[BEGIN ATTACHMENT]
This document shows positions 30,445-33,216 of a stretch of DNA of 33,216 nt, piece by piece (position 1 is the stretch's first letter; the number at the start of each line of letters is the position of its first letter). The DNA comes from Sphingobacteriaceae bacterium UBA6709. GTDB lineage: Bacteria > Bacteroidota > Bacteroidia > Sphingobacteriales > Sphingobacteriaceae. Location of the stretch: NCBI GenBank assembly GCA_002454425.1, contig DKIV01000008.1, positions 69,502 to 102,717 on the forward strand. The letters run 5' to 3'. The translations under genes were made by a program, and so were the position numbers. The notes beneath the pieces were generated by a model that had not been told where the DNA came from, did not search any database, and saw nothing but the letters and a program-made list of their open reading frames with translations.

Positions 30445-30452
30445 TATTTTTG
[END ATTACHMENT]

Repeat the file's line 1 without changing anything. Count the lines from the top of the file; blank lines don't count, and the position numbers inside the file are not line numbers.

This document shows positions 30,445-33,216 of a stretch of DNA of 33,216 nt, piece by piece (position 1 is the stretch's first letter; the number at the start of each line of letters is the position of its first letter). The DNA comes from Sphingobacteriaceae bacterium UBA6709. GTDB lineage: Bacteria > Bacteroidota > Bacteroidia > Sphingobacteriales > Sphingobacteriaceae. Location of the stretch: NCBI GenBank assembly GCA_002454425.1, contig DKIV01000008.1, positions 69,502 to 102,717 on the forward strand. The letters run 5' to 3'. The translations under genes were made by a program, and so were the position numbers. The notes beneath the pieces were generated by a model that had not been told where the DNA came from, did not search any database, and saw nothing but the letters and a program-made list of their open reading frames with translations.